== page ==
If you’re a startup like us, you may struggle with user experience. Some of the questions that may plague you include:
- How many channels should you use to reach customers?
- What kinds of experiences do customers expect within those channels?
- What kinds of experiences do customers expect from the product or service you offer?
Below we explore a philosophy we use to answer these questions that every startup should keep in mind: Lean UX.
What Is Lean UX?
Recently championed by Jeff Gothelf, Lean UX is an approach that tries to move as efficiently as possible through the design process. Rather than spend months doing user research, prototyping, and testing, Lean UX dictates that you do just enough at each stage to attain a minimum viable solution and then move on.
How Is Lean UX Different Than Regular UX?
We get this question a lot from people in the technology sector. UX is still an emerging field. Do we really need a paradigm shift? According to thought leaders like Jeff we do. As he has famously said, at some point UX became a “deliverables business” in which designers churn out an endless supply of documents, none of which necessarily move the design process forward.
A popular website for UX practitioners currently lists 32 distinct UX methods and deliverables. And don’t get us wrong: those deliverables are all useful, just not in the same project.
More than just cutting down on deliverables, however, in their book Lean UX: Applying Lean Principles to Improve User Experience, Jeff and his co-author Josh Seiden introduce the principle of “continuous discovery” to the UX process:
Continuous discovery is the ongoing process of engaging the customer during the design and development process… The goal is to understand what the users are doing with your products and why they are doing it. Research is done on frequent and regular schedules. Research involves the entire team.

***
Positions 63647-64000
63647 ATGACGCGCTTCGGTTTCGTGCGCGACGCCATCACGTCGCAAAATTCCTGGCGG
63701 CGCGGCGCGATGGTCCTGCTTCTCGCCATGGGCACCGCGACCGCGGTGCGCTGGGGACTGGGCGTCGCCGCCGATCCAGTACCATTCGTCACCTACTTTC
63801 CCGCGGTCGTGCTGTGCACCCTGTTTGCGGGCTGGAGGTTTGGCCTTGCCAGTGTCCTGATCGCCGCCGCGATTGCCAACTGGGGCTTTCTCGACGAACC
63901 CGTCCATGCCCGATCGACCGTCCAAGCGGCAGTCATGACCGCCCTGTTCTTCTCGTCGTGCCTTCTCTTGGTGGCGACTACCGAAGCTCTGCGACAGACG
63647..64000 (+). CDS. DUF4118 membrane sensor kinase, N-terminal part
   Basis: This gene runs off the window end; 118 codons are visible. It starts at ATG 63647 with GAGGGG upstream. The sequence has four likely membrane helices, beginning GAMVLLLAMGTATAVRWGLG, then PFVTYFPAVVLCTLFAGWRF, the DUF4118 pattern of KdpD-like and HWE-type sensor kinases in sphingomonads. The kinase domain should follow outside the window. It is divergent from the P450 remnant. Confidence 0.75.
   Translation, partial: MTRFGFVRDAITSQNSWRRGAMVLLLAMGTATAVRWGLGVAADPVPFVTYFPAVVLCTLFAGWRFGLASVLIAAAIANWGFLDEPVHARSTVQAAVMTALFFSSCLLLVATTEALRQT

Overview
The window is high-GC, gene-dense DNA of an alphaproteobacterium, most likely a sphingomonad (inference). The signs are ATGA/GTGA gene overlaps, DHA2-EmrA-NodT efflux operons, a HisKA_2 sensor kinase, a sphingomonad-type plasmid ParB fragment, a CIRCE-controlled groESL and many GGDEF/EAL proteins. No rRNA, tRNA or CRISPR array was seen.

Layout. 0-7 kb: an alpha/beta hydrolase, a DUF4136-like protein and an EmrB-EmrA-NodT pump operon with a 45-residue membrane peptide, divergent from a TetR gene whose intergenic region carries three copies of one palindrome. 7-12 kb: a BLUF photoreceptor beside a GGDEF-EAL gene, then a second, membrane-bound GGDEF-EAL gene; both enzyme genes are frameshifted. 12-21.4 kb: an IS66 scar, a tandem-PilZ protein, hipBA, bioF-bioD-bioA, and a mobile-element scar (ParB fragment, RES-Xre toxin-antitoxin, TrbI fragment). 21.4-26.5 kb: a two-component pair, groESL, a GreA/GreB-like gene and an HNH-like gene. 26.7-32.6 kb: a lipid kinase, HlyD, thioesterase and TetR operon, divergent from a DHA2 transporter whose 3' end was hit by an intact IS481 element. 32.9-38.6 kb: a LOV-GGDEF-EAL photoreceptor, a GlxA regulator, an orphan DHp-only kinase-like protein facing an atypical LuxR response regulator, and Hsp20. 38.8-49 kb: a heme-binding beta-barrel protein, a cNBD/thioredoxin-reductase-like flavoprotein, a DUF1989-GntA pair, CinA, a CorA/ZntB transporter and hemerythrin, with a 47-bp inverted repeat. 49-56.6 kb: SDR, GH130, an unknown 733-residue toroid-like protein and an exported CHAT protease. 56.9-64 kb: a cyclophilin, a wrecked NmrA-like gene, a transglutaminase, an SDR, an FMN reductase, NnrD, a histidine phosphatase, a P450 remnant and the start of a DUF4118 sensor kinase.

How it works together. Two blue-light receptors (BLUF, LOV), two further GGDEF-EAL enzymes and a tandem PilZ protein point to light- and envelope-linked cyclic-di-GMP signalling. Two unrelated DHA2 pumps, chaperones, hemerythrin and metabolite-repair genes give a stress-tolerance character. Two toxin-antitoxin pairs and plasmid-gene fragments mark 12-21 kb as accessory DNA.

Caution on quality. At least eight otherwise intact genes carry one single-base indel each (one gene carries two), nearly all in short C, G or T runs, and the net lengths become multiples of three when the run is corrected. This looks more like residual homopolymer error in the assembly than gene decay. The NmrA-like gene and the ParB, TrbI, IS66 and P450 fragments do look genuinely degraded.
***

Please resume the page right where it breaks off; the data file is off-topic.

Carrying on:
Lean UX is about staying abreast of what you customers want and delivering experiences to them before they even have to ask for them.
Beyond UX: Remove Waste, Experiment, Collaborate
Beyond developing experiences for digital products and services, Lean UX is a philosophy that can apply to any business. It holds that three main principles should be observed at all times:
- Remove Waste: “Work smarter, not harder,” the saying goes. Lean UX is not about doing more with less. It’s about doing only what’s necessary to achieve goals. If you find yourself working harder every week at your business and receiving less of a return on that effort, look for areas where your productivity is being sapped by tasks that are high-effort and low-yield. De-prioritize those tasks for activities that are low-effort and high-yield.
- Experiment: When you’re first building a business, it’s easy to hunker down and just keep doing the same stuff over and over again hoping for a better result. Smaller organizations don’t have the luxury of doing that. We need to try different solutions until something sticks, even if that takes a lot of trial and error. It’s better to put more effort into trying something new than to put continual effort into tasks that have yet to produce results.
- Collaborate: It can also be easy to feel like a lone wolf when you first start a business, but getting fresh ideas for problems you’re trying to solve are essential if you are to adapt and grow as an organization. Rather than looking for competitors, try to find partners. Rather than hunt after one-of buyers, look for people who are going to be repeat customers. Rather than defining your brand in opposition to others, look for natural niches you can fit into within your current marketplace.
We live and breathe these principles every day and have found them to be incredibly useful in all aspects of our business. As small business owners, startup founders, and really any kind of professional, we could all stand to be less wasteful, more playful, and more collaborative in what we do.